Th is publication is in copyright. Subject to statutory exception and to the provisions of relevant collective licensing agreements, no reproduction of any part may take place without the written permission of Cambridge University Press.

    First published 2014

    Printed in the United States of America

    A catalogue record for this publication is available from the British Library.

    Library of Congress Cataloging in Publication data

    Frost, Bryce Ronald, 1947- Essentials of igneous and metamorphic petrology / B. Ronald Frost, Carol D. Frost. p. cm. Includes bibliographical references and index. ISBN 978-1-107-02754-1 (hardback : alk. paper) 1. Igneous rocks. 2. Metamorphic rocks. I. Frost, Carol D. (Carol Denison) II. Title. QE461.F767 2014 552.1dc23 2013012168

    ISBN 978-1-107-02754-1 Hardback ISBN 978-1-107-69629-7 Paperback

    Cambridge University Press has no responsibility for the persistence or accuracy of URLs for external or third-party Internet Web sites referred to in this publication and does not guarantee that any content on such Web sites is, or will remain, accurate or appropriate.

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  • List of Figures page xi List of Tables xix List of Maps xx List of Boxes xxii Preface xxiii Acknowledgments xxv

    1 Introduction to Igneous Petrology 1 1.1 Introduction 1 1.2 Th e Scope of Igneous Petrology 2 1.3 Classifi cation of Igneous Rocks 2

    1.3.1 Preliminary Classifi cation 3 1.3.2 IUGS Classifi cation of Plutonic

    Rocks 3 1.3.3 IUGS Classifi cation of Volcanic and

    Hypabyssal Rocks 5 1.4 Igneous Textures 5

    1.4.1 Crystal Size 6 1.4.2 Crystal Shape 7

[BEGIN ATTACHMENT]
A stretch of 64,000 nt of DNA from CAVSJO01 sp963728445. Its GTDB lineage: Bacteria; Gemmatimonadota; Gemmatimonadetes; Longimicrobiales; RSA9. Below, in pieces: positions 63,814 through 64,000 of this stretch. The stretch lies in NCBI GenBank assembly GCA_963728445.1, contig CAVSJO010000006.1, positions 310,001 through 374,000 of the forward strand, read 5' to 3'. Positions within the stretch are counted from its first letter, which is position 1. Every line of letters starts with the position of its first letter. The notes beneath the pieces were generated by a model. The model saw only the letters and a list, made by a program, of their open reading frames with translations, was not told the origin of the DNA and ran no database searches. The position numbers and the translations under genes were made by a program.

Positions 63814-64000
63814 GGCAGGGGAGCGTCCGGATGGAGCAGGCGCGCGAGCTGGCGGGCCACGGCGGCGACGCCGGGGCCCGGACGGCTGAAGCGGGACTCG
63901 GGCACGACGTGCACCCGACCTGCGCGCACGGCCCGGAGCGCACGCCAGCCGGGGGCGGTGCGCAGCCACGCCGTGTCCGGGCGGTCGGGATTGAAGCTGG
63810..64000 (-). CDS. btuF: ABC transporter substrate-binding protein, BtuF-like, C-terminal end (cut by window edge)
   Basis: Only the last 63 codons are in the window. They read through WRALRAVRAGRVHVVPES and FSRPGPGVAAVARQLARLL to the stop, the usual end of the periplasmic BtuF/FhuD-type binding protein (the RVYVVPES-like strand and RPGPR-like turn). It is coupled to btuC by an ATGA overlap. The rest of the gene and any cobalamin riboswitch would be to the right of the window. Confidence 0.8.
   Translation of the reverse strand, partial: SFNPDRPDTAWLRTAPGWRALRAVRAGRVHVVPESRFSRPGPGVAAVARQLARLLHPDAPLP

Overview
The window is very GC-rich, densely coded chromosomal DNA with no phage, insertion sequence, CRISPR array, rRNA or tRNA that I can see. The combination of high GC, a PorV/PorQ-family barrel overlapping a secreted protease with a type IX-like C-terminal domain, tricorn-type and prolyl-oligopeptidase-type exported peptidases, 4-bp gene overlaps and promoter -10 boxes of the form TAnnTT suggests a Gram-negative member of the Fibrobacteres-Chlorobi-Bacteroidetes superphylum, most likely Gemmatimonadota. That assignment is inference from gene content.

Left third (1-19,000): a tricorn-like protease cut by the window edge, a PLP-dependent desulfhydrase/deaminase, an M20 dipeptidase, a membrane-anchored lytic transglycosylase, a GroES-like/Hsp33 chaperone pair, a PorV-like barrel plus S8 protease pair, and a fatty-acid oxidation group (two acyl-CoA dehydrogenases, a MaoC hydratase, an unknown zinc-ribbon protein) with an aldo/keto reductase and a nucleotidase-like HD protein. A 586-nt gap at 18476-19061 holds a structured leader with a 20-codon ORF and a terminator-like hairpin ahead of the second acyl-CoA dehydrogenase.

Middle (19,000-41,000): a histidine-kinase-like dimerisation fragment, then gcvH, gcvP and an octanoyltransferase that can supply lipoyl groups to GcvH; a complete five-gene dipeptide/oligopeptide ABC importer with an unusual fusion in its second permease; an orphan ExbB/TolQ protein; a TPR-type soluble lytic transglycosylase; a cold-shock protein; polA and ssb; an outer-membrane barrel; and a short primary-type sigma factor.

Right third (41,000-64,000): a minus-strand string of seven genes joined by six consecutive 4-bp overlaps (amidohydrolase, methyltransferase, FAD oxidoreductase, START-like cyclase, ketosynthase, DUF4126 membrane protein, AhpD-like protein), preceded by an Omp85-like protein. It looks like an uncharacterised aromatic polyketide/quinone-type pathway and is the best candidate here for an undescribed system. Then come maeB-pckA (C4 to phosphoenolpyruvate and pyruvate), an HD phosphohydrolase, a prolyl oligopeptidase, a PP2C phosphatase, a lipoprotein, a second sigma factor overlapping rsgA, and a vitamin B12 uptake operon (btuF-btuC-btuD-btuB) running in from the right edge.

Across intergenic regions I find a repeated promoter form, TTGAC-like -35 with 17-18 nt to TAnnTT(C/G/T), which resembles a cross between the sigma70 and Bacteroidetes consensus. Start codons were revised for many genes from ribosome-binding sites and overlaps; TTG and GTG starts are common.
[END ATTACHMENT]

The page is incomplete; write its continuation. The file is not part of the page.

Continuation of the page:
1.5 Igneous Structures 8 1.5.1 Structures in Volcanic Flows 8 1.5.2 Structures in Pyroclastic Deposits 10 1.5.3 Structures in Hypabyssal Rocks 12 1.5.4 Structures in Plutonic Rocks 14

    Summary 16 Questions and Problems 16 Further Reading 17

    2 An Introduction to Igneous Phase Diagrams 18 2.1 Introduction 18 2.2 Th e Phase Rule 19 2.3 Th e Lever Rule 20 2.4 Two Component Systems Involving Melt 21

    2.4.1 Binary Systems with a Eutectic 21 2.4.2 Binary Systems with a Peritectic 24 2.4.3 Binary Systems with a Th ermal

    Barrier 26 2.4.4 Binary Systems with Solid Solution 27 2.4.5 Binary Systems with Partial Solid

    Solution 29 2.5 Phase Diagrams of Ternary Systems 29

    2.5.1 Th e Ternary System Mg 2 SiO 4 CaAl 2 Si 2 O 8 CaMgSi 2 O 6 30

    2.6 Implications for Petrology 31 Summary 32 Questions and Problems 32 Further Reading 35

    3 Introduction to Silicate Melts and Magmas 36 3.1 Introduction 36 3.2 Th e Role of Volatiles 37

    3.2.1 Role of H 2 O 37 3.2.2 Role of CO 2 38

    3.3 Physical Properties of Magma 39 3.3.1 Temperature 39 3.3.2 Heat Capacity and Heat of Fusion 39 3.3.3 Viscosity 39 3.3.4 Density 40

    3.4 Th e Ascent of Magmas 40 3.5 Magmatic Diff erentiation 42

    3.5.1 Partial Melting 42 3.5.2 Crystallization Processes 42 3.5.3 Liquid-liquid Fractionation 43 3.5.4 Assimilation 43 3.5.5 Magma Mixing 44

    Summary 44 Questions and Problems 45 Further Reading 46

    4 The Chemistry of Igneous Rocks 47 4.1 Introduction 47 4.2 Modal Mineralogy versus Normative

    Mineralogy 48 4.3 Variation Diagrams Based on Major

    Elements 48 4.4 Major Element Indices of Diff erentiation 51

    4.4.1 Modifi ed Alkali-lime Index 53 4.4.2 Iron Enrichment Index 54 4.4.3 Aluminum Saturation Index 55 4.4.4 Alkalinity Index 56

    4.5 Identifi cation of Diff erentiation Processes Using Trace Elements 56

    Contents

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  • Contentsvi

    4.5.1 Use of Trace Elements to Model Melting and Crystallization Processes 57

    4.5.2 Graphical Representations of Trace Element Compositions 58

    4.6 Application of Stable and Radioactive Isotopes in Igneous Petrology 59 4.6.1 Geochronology 60 4.6.2 Isotopic Tracing of Magma Sources 60

    Summary 61 Questions and Problems 62 Further Reading 64

    5 Basalts and Mantle Structure 65 5.1 Introduction 65 5.2 Basalt Petrology 66

    5.2.1 Classifi cation 66 5.2.2 Chemistry and Petrography 66

    5.3 Melt Generation from the Mantle 67 5.3.1 Mantle Composition 67 5.3.2 Crust and Mantle Structure 67 5.3.3 Mechanisms for Partial Melting